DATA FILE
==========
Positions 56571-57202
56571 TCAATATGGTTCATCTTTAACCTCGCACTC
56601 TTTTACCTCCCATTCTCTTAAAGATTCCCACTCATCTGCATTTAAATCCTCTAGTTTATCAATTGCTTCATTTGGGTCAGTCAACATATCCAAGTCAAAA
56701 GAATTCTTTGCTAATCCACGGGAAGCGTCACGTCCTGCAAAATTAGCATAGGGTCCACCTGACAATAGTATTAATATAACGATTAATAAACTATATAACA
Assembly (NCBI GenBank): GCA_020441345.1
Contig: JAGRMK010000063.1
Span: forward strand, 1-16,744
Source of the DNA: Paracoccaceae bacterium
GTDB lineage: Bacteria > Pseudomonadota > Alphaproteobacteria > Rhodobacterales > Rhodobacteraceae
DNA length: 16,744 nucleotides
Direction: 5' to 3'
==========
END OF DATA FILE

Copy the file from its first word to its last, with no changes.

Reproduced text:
Positions 56571-57202
56571 TCAATATGGTTCATCTTTAACCTCGCACTC
56601 TTTTACCTCCCATTCTCTTAAAGATTCCCACTCATCTGCATTTAAATCCTCTAGTTTATCAATTGCTTCATTTGGGTCAGTCAACATATCCAAGTCAAAA
56701 GAATTCTTTGCTAATCCACGGGAAGCGTCACGTCCTGCAAAATTAGCATAGGGTCCACCTGACAATAGTATTAATATAACGATTAATAAACTATATAACA
Assembly (NCBI GenBank): GCA_020441345.1
Contig: JAGRMK010000063.1
Span: forward strand, 1-16,744
Source of the DNA: Paracoccaceae bacterium
GTDB lineage: Bacteria > Pseudomonadota > Alphaproteobacteria > Rhodobacterales > Rhodobacteraceae
DNA length: 16,744 nucleotides
Direction: 5' to 3'